Applying the principles set out in its seminal judgment in Enka v Chubb, the UK Supreme Court has confirmed in Kabab-Ji SAL v Kout Food Group  UKSC 48 that if the parties to a contract have not stipulated which law will govern their arbitration agreement, the governing law of the contract will apply (if specified). The decision is important in that it clarifies that
the approach set out in Enka v Chubb is relevant at all stages of the arbitral process, including at enforcement (i.e. even if an award has already been made).
However, while the English law approach to this question is now settled, uncertainty remains at an international level. The case is currently being considered by the French Court of Cassation and a contradictory judgment to that of the UK Supreme Court is expected (though a decision is still pending). These potentially divergent approaches to the law governing the arbitration agreement (and therefore the issues that turn on that question) highlight the importance of expressly identifying the governing law of both the underlying main contract and the arbitration agreement so as to avoid any uncertainty and protracted legal proceedings.
In 2001, Kabab-Ji SAL (Kabab-Ji) entered into a franchise development agreement (FDA) with Al Homaizi Foodstuff Company (AHFC). Under the FDA, Kabab-Ji granted a licence to AHFC to operate one of Kabab-Ji’s restaurant franchises in Kuwait.
Any dispute was to be referred to an ICC arbitration seated in Paris; however, the FDA itself was to be governed by English law. There were no express provisions regarding the governing law of the arbitration agreement.
After a dispute arose under the FDA, Kabab-Ji commenced proceedings at the ICC in Paris against AHFC’s parent company, Kout Food Group (Kout Food), on the basis that a novation of the FDA to Kout Food was to be inferred by the conduct of the parties. By majority decision, the ICC tribunal concluded that Kout Food was indeed bound by and in breach of the FDA, despite the FDA containing a number of no oral modification clauses.
Kout Food applied to the Paris Court of Appeal to have the arbitral award set aside on the basis that, amongst other things, it was not a party to the arbitration agreement. Kabab-Ji then issued proceedings in England for the enforcement of the award.
Both the Commercial Court and the Court of Appeal in England held that the governing law of the arbitration agreement was English law and that under English law, Kout Food was not a party to the FDA. The ICC tribunal therefore had no jurisdiction to issue an award against Kout Food. On that basis, the Court of Appeal refused to recognise and enforce the arbitral award.
The Supreme Court agreed with the lower courts and held that:
(i) In the absence of an express provision regarding the governing law of the arbitration agreement, the parties’ choice of the governing law of the main contract (English law) applied (per Enka v Chubb).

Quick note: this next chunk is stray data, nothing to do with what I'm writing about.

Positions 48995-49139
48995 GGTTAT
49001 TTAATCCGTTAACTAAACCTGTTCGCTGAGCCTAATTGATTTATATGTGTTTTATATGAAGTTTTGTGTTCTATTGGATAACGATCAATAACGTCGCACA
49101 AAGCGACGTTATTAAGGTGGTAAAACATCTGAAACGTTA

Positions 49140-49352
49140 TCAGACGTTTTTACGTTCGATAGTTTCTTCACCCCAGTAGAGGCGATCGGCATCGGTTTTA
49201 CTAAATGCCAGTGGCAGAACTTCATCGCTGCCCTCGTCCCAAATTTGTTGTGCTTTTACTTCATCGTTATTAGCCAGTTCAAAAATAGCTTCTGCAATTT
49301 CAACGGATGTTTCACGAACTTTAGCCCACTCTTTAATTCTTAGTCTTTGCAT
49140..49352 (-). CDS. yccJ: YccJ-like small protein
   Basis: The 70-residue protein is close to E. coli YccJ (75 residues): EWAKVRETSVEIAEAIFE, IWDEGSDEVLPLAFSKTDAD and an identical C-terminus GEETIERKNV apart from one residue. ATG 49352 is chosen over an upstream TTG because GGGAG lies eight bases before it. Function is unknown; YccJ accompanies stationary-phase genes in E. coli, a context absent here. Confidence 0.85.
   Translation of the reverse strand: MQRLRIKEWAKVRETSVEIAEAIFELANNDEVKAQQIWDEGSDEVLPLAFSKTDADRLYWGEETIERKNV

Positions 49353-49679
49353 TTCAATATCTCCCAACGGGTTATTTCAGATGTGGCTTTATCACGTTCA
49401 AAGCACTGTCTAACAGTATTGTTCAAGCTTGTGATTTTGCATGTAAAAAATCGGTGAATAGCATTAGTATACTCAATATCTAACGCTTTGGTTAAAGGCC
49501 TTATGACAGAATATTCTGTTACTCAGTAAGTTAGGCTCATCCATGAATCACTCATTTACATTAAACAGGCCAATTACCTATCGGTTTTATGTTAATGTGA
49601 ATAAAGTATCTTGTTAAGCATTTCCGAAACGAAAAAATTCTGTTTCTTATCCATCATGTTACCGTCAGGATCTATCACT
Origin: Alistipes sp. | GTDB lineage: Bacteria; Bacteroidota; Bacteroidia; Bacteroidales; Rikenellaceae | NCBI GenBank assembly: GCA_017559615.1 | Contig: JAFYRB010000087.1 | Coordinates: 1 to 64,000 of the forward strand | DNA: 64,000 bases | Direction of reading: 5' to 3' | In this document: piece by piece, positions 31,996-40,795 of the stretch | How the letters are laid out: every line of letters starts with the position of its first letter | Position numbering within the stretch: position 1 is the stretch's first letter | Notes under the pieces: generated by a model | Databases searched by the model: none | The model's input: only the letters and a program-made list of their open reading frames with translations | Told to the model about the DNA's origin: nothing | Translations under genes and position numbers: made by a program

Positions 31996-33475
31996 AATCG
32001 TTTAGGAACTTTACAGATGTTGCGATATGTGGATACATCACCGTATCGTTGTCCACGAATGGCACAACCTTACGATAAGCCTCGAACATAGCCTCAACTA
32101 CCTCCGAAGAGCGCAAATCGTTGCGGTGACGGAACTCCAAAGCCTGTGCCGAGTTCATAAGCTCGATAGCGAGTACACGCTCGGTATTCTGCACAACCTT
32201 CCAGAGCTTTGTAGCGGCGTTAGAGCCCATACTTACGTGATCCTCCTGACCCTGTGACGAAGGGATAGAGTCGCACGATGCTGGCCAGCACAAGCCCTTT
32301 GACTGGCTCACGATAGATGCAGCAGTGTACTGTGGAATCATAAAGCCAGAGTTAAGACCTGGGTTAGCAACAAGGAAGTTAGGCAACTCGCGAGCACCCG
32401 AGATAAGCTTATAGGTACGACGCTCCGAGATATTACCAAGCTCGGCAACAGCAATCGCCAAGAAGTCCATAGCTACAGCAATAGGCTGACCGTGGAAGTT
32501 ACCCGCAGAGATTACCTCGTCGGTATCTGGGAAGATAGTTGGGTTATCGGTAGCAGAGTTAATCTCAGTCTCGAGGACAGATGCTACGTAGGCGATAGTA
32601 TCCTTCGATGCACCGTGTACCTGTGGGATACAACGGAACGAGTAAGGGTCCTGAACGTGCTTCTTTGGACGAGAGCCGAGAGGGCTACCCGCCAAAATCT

(ii) Under English law, Kout Food could not be said to be a party to the arbitration agreement.
(iii) The Court of Appeal was justified in refusing to recognise and enforce the arbitral award.
In contrast, the Paris Court of Appeal refused to set aside the award on the basis that French law applies to the arbitration agreement (as the law most closely connected with the seat), and under French law Kout Food was considered to be a party to the FDA.
Kabab-Ji v Kout Food illustrates the importance of specifying the governing law of the arbitration agreement
for three key reasons:
- Not doing so exposes the parties to the risk of protracted and costly litigation.
- Even if the courts in one jurisdiction uphold the arbitral award, in another the courts may refuse to enforce it.
- Should a party to the arbitration agreement want to bring proceedings against a non-party, it is likely that English courts will apply the governing law of that agreement to determine whether that is possible.
On the latter point, the French courts have made clear that a non-party can be bound by an arbitration agreement by reason of the parties’ conduct or, as in the 2010/2011 case of Dallah v Government of Pakistan, if it can be proved that it was the common intention of the parties that the non-party be bound.
As in Kabab-Ji v Kout Food, in Dallah v Pakistan the UK Supreme Court declined to enforce an ICC award on the basis that the Government of Pakistan was a non-party and therefore was not bound by the arbitration agreement. Interestingly though in that case, the UK Supreme Court applied French, not English, law principles. In doing so, it came to the opposite conclusion of the ICC arbitrators and that of the Paris Court of Appeal.
In Kabab-Ji v Kout Food, it remains to be seen whether the French Court of Cassation will uphold the Paris Court of Appeal’s decision or come to a similar conclusion to that of the UK Supreme Court in Dallah v Pakistan. It is likely that the English and French courts will continue to diverge on this issue.